Saturday, July 22, 2006

A night at the movies

Where's the one place in America you are guaranteed to escape from the heat? The movie theater, right? They crank up the A/C so high in those theaters that my mother used to send us to the movies in coats (stuffed with candy, because you know that theater candy is way overpriced).

But, as we discovered last night, not so in London! In fact, there were signs everywhere in the theater warning us: NONE OF THE AUDITORIA ARE AIR CONDITIONED. So I really felt like I was on location in the West Indies as we took in the new "Pirates of the Caribbean" movie, which I can describe in one word: Tedious.

Now, one of the classier things about going to a film in London, at least the two times that I have done it, is that you actually get assigned seats. It's not like U.S. theaters, where it's first come, first served seating. Oh no. And there are different levels, just like in a when you go to the West End for a musical. "Would you like regular, premiere, or luxury seating?" the gent at the door asked us. We went for luxury seats, which meant we were sitting on a love seat (comfy) at the upper level of the theater (uncomfy, as heat rises). I can't wait to go back -- in November.

Friday, July 21, 2006

Forgive me, my readers, for I have sinned ...

Hello everybody (hi Smitty!) I've committed a cardinal sin of blogging, which is failure to write. I have a couple of good excuses.

First of all, my clients seem to want More Of Smitty. In one case, I am the garrison force left behind while my client engages in an European invasion. In the other case, I am the European invasion. This is very good for me. However, it has consumed much of my writing time lately.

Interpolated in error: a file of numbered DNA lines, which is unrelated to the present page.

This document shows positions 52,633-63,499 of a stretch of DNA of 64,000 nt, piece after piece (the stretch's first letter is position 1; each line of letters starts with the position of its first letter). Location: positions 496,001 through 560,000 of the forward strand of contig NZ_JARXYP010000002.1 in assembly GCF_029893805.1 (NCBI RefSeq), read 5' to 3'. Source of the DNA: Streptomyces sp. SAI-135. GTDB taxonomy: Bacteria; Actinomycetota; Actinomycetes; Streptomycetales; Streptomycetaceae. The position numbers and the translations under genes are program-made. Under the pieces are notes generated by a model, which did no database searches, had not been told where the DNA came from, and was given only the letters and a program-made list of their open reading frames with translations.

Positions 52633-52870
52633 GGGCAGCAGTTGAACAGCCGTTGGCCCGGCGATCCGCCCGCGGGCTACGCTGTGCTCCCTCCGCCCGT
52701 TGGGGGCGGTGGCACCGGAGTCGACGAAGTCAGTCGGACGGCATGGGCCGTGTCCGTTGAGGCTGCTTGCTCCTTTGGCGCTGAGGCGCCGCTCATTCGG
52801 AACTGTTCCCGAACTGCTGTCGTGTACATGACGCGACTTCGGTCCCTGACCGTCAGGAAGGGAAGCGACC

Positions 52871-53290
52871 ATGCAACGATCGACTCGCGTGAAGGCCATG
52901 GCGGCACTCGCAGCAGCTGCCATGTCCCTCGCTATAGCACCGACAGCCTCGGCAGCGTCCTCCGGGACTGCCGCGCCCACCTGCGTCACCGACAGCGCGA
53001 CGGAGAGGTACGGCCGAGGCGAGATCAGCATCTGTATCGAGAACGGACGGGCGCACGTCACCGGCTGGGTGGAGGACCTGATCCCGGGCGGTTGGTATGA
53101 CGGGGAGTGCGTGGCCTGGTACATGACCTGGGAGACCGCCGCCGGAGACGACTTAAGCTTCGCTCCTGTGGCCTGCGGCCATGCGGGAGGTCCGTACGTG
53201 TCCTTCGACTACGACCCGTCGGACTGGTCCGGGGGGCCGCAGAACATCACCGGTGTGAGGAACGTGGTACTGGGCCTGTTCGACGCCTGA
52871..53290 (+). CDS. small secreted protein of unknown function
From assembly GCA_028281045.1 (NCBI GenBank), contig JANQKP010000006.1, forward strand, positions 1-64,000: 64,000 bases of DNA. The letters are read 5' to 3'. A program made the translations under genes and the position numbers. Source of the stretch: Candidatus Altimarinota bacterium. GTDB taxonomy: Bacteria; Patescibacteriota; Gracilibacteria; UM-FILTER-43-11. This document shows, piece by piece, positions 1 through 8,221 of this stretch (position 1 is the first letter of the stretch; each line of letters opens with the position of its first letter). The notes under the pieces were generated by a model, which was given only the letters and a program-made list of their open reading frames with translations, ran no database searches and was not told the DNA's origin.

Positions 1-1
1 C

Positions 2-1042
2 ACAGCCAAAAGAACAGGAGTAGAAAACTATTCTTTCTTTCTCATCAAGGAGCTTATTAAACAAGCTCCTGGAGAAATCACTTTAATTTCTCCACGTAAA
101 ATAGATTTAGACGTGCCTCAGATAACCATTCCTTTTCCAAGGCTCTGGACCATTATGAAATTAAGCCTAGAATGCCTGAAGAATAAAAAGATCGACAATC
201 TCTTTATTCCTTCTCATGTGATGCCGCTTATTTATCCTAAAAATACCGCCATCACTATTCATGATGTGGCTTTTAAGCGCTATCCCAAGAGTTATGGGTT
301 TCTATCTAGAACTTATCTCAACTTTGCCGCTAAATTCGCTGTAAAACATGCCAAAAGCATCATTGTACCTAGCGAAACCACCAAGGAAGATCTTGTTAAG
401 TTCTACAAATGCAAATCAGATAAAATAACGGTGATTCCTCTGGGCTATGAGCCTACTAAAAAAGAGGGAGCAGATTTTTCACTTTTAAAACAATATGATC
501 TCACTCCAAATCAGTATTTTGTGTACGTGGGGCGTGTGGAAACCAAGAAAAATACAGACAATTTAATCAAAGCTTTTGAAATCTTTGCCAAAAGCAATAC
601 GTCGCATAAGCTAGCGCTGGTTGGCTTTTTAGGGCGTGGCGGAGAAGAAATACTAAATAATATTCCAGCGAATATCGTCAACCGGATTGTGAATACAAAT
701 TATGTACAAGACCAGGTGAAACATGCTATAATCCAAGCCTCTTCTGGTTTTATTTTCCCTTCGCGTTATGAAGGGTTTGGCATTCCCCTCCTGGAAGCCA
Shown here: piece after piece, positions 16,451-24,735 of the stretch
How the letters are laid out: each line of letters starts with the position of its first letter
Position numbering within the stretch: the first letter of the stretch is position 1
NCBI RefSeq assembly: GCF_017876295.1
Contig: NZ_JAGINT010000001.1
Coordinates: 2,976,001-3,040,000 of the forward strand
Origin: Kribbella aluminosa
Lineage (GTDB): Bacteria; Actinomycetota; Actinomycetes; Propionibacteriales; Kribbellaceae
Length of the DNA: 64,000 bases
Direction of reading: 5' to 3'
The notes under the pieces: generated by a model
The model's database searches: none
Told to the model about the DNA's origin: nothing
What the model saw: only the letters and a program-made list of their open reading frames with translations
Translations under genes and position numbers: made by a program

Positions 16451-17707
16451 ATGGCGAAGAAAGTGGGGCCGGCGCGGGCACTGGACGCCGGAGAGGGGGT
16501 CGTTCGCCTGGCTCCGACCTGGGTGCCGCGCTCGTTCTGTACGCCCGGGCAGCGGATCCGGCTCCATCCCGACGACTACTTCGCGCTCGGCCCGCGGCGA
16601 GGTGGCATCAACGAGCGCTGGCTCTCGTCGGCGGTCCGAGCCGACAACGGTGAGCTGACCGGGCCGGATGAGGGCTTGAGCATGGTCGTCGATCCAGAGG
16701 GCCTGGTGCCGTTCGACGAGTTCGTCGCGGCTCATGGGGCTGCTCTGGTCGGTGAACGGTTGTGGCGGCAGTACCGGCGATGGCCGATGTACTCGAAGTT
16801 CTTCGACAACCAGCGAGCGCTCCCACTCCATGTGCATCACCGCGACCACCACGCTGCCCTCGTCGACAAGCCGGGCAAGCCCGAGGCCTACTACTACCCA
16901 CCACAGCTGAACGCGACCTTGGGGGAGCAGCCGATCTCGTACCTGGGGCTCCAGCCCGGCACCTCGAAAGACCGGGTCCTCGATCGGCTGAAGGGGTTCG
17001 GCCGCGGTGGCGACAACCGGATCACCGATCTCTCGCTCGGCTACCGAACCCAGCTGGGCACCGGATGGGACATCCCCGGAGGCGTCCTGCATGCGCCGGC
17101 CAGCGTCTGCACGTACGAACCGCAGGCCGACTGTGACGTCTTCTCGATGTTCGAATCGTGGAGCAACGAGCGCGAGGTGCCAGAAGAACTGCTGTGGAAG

The other is that we're in the thick of the Tour de France. Here, they show the races live, and the very best ones, the rides in the Alps and Pyrenees, they show start to finish. When I'm not writing, I'm watching the race. Quite frequently, I'm doing both.

Now everybody forgets that it wasn't until after Lance Armstrong won his first maillot jaune in 1999 that Americans got to see anything more than a half-hour daily highlights show on ESPN. In 2000, the Outdoor Life Network started showing the Tour live (or at least the last 90 minutes or so) every day, with a rerun at night. So I can't say that I've watched more of the Tour than anybody. I have watched a lot.

Yesterday's ride by Floyd Landis was the most incredible ride I've ever seen, and perhaps the most incredible thing I've ever seen in all of sports. It was a performance that matches Bob Beamon's world record long jump in just how improbable it was. After an absolute disintegration on a final mountain ascent the previous day (he looked sick at the finish, and I've been in the same boat he was at the end of a long bike ride), to nearly erase an eight minute deficit yesterday and put himself back into contention is just too amazing to describe.